A pit of this character may be sunk into the ground deeper than is indicated in the figure if the subsoil is dry and gravelly, but in the case of a damp subsoil it should rather be more elevated, as the soil could easily be sloped up to meet the retaining wall.
In the second case all roots that have struck downwards into a cold uncongenial subsoil must be pruned off if they cannot be turned in a lateral direction, and all the lateral ones that have become coarse and fibreless must also be shortened back by means of a clean cut with a sharp knife, while a compost of rich loamy soil with a little bone-meal, and leaf-mould or old manure, should be filled into the trenches from which the old sterile soil has been taken.
In case of adhesive clayey subsoil this can generally be secured by placing over the sloping bottom a good layer of coarse rubbly material, communicating with a drain in front to carry off the water, while earthenware drain tubes may be laid beneath the rubble from 8 to To ft.
The subsoil too is differently formed: the surface consists of very absorbent materials, then comes a stratum of less permeable tufa or peperino (sometimes clay is present), and below that again more permeable materials.
Amongst causes of variation in the quantity of water needed will be its quality and temperature and rate of flow, the climate, the season, the soil, the subsoil, the artificial drainage, the slope, the aspect and the crop. In actual practice the amount of water varies from 300 gallons per acre in the hour to no less than 28,000 gallons.
Land is not in a satisfactory condition with respect to drainage unless the rain that falls upon it can sink down to the minimum depth required for the healthy development of the roots of crops and thence find vent either through a naturally porous subsoil or by artificial channels.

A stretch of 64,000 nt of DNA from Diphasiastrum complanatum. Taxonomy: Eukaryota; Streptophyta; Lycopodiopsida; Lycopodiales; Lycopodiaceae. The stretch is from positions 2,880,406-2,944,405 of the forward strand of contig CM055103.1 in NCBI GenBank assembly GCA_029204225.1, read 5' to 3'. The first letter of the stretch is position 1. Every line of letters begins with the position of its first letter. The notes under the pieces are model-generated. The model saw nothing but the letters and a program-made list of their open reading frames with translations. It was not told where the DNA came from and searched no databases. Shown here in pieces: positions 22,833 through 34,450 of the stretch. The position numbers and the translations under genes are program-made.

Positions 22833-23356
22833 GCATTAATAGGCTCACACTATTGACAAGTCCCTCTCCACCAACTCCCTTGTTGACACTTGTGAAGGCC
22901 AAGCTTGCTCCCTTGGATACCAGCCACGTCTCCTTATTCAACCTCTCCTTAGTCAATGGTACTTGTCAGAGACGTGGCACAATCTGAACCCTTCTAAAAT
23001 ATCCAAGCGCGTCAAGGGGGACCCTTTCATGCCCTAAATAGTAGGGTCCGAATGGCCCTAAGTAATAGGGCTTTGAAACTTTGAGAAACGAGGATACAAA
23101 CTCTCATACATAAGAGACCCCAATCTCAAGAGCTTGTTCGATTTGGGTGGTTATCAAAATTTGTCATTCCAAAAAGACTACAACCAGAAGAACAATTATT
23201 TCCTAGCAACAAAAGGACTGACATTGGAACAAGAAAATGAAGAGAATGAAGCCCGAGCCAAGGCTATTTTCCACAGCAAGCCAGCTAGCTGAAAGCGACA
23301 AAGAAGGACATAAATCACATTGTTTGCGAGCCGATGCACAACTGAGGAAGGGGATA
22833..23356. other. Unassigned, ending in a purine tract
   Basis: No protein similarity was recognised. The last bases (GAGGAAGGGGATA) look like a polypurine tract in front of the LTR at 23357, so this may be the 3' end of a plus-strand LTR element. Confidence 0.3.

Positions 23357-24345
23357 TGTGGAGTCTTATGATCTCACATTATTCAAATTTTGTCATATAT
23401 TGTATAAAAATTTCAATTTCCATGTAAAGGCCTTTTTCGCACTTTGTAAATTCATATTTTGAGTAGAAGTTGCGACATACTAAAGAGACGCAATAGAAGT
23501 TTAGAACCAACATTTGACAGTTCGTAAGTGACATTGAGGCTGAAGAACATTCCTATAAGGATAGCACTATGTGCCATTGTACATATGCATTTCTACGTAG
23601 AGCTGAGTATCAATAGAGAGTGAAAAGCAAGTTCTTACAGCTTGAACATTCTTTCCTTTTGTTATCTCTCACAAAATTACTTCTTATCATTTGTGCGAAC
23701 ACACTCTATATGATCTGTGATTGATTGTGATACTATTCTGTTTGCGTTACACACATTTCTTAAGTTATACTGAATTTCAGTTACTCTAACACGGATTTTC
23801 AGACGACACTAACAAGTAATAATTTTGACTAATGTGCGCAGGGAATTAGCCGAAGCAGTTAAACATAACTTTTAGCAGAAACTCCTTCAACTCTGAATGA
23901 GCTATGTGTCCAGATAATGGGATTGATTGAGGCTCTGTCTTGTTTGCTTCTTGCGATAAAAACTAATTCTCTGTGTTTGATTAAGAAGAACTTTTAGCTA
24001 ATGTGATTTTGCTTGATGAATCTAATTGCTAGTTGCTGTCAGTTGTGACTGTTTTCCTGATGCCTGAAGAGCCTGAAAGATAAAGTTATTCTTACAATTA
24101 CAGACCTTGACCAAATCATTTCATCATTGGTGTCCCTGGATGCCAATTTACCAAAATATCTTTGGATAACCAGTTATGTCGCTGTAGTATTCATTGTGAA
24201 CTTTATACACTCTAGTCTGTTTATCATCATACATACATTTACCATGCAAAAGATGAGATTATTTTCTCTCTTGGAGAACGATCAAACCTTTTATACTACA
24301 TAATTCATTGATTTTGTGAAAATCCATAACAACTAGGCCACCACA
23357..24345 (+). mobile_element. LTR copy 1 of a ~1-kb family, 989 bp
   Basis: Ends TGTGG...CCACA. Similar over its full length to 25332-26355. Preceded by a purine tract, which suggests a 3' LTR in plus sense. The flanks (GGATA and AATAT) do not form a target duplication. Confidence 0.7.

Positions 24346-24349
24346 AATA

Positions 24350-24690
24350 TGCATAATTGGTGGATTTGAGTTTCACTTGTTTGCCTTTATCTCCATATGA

On this account deeper tillage than usual, which allows of easier penetration of roots, or the carrying out of operations which bring the subsoil to the surface, must always be carefully considered.
Carolina on a loose porous sand, which must be at least a foot deep, and contains usually about 8% of clay; this sand is underlaid by a clay subsoil, and, as Mr Milton Whitney points out in Tobacco Soils (U.S.A. Dept.
These fine-grained materials are at first mixed with broken and more or less weathered rock fragments and coarser mineral particles in the soil and subsoil, but by the action of wind and rain they are swept away and deposited in distant situations.
The work of earthworms in aiding in the production of the subsoil and in levelling the surface was first studied by C. Darwin, and has since been investigated by others.
In this case, as in that of a level plane of uniformly porous sand, the vertical section of the figure is tangential to the vertical well and to the natural level of the subsoil water.
Even the beds of sluggish rivers flowing over porous strata generally become so impermeable that excavations made in their neighbourhood, though freely collecting the subsoil water, receive no FIG.
Speaking generally, the Ozark region is characterized by reddish clays, mixed with gravels and stones, and cultivable in inverse proportion to the amount of these elements; northern Missouri by a generally black clay loam over a clay subsoil, with practically no admixture of stones; the southern prairies, above referred to, share the characteristics of those north of the Missouri.
The effect of this industry, however, is to lay bare a subsoil of diluvial sand which offers little inducement for subsequent cultivation.
The finest wines of the Medoc and Graves are largely grown on a mixture of gravel, quartz and sand with a subsoil of alios or clay.
The soil is almost a pure sandy gravel with a subsoil of varied nature, but principally altos, gravel, clay or sand.
There seems reason to believe that it refers to the time when the site, or a portion of it, formed an island, as sea-sand is the subsoil even of the oldest quarters.
It thrives most in a light loam with a dry subsoil; rich and, in particular, wet soils are unsuitable, conducing to the formation of too much wood.
And passing through Baker, Worth, Dooly, Dodge, Laurens, Johnson, Jefferson and Burke counties, has three distinct kinds of soil; a sand, forming what is known as the sand-hill region; red clay derived from silicious rock in the red hills; and grey, sandy soils with a subsoil of yellow loam.